Watching this two-hour-plus extravagant spectacle, I was struck by a number of notions; foremost among them is just how crucial Bush’s contribution to this duo really is. When you listen to their records — which are by and large sensational — it’s easy to overlook the fact that Sugarland is indeed not a one woman show, especially when the incredible Nettles gets on one of her infamous twang-drenched rolls. But while it’s impossible to see while listening to a detached recording, watching their chemistry in person, you can’t get away from the fact that the reason Nettles can embark on her acrobatic flights of vocal fancy with such determined confidence is exactly because she has a musical partner who can ground her with such seeming ease. Watching them live, you understand that Bush is a flawless straight man who is so impressed with and awed by Nettles’ talent and ability that he wants to watch her soar as badly as (if not more than) we in the audience do, and just like the sober half of all the great duos in entertainment history, from Abbott and Costello to Martin and Lewis, he’s there to catch her when she comes back down.

    And as for Nettles: she’s such a riveting and entrancing live performer, she even makes you re-evaluate your opinions of the Sugarland songs you don’t terribly care for. (I made no secret last year of my disappointment in the band’s latest record, 2008’s uneven Love on the Inside, but damn if I wasn’t tapping my toes along with the rest of the audience as Bush and Nettles tore through a set full of what — “It Happens,” “Genevieve” — I initially thought were among that album’s lesser tracks.) And the new tracks she and the band introduced — particularly the shattering, rock-tinged “Blood on Snow” — are as good as anything they’ve composed heretofore.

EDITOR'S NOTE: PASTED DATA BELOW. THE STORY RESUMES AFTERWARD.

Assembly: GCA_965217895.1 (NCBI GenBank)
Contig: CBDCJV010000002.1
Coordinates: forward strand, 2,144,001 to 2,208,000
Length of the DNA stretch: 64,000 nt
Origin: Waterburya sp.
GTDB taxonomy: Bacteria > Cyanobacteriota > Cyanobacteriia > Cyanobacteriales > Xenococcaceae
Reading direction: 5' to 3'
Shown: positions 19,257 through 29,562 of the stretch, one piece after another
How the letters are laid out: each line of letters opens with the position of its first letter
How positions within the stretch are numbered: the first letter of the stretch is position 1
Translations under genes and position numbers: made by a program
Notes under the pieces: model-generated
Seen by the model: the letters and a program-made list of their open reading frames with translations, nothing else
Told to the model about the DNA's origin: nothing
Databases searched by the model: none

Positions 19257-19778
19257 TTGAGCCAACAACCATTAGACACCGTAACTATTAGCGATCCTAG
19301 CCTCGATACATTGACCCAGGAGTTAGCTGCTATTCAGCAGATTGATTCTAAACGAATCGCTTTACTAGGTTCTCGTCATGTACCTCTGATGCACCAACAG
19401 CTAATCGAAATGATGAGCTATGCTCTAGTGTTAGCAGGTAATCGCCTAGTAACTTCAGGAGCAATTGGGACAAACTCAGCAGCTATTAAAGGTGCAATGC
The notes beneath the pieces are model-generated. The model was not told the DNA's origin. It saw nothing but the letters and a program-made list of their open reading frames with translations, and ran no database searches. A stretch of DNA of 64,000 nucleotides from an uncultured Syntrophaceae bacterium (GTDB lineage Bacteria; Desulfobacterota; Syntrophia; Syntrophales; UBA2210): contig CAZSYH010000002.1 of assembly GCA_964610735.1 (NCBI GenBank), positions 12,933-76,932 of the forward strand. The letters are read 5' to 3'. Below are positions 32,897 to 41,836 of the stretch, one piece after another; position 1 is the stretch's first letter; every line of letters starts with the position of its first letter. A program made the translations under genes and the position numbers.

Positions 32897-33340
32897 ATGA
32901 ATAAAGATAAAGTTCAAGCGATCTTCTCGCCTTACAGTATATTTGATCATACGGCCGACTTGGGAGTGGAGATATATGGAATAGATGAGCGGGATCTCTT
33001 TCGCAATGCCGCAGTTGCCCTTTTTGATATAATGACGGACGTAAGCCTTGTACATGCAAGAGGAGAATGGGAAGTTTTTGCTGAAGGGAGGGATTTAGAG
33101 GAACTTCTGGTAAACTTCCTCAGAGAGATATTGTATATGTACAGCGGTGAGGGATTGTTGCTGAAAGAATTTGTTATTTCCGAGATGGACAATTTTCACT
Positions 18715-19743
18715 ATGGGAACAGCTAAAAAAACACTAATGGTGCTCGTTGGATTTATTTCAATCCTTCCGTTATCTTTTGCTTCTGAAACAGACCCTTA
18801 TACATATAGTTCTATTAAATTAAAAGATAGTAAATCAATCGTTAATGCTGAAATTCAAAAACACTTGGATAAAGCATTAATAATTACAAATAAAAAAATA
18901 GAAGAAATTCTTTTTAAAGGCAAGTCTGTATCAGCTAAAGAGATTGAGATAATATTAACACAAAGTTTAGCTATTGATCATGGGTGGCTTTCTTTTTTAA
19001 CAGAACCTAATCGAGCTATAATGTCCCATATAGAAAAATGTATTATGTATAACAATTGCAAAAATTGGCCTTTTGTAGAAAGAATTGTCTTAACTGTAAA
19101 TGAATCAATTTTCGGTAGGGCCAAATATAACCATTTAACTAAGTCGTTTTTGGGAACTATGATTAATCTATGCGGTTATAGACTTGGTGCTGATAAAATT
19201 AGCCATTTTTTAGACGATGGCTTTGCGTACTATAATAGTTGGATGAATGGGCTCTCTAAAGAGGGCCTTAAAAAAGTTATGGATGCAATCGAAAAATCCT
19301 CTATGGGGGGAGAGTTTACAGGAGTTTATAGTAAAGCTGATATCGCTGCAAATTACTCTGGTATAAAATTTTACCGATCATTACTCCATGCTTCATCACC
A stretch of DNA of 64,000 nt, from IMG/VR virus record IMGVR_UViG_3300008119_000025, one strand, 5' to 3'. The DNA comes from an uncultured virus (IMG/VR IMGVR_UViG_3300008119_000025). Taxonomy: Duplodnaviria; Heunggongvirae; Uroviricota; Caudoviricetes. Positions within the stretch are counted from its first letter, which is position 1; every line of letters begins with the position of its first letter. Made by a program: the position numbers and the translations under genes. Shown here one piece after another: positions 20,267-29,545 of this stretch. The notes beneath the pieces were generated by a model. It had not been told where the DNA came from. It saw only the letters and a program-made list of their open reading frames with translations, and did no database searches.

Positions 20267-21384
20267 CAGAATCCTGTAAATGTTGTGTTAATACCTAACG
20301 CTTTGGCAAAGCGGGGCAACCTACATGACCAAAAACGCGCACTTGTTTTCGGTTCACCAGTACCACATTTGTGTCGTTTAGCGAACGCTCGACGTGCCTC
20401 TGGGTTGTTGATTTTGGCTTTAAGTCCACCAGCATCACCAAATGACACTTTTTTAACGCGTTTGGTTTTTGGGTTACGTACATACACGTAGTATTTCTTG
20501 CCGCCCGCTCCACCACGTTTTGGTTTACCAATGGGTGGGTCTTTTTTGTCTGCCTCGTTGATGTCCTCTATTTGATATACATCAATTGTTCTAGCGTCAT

In much the same way that it’s foolish (and mightily inaccurate) to box Sugarland in as a mere country band — if you need to prove that thesis, look no further than Inside‘s “Love” (which they bravely chose to open this show with!), whose refrain is every bit as anthemic as anything from U2’s Achtung Baby era — it was staggering to see on display the full breadth of Nettles and Bush’s musical proclivities: in addition to charging through the highlights of their own discography, they dared to cover the likes of R.E.M. (you can’t fathom how brilliant “Nightswimming” sounds when it’s falling from Nettles’ charmed lips), Pearl Jam (without changing a syllable of the text, Nettles brings a wholly original sense of burning fear and regret to “Better Man”), and the B-52’s (they closed the show with a rollicking rendition of “Love Shack,” replete with Nettles fearlessly rocking the Afro wig to end them all), not to mention Madonna and The Emotions (verses of whose respective smashes “Holiday” and “Best of My Love” Nettles managed to work into a “remix” of “Everyday America”). Even before the show, I was ready to proclaim the ferociously fine Nettles as the female vocalist of her generation (just like Martina, Reba, Dolly, and Tammy were the heroines of theirs), but after watching her put her own unique stamp on some of the very best music of the past three decades, I’m this close to ready to call her the best period.


3 responses to “three women”

  1. the buzz from Mike Walker:

    Hey Brandon, you have a new fan:


    Man I love his “let’s see how many descriptive words I can put in a sentence” style of writing! He gets his point across, that people need to wake up a bit! I LOVE the end about Kenny…as bad as it may be to say, it is true!

  2. the buzz from brandon:

    I always love winning over new fans!

  3. the buzz from Kristy:

    Awesome review – you hit the nail on the head with Sugarland, Kristian and Jennifer are very much a team and their shows are FANTASTIC!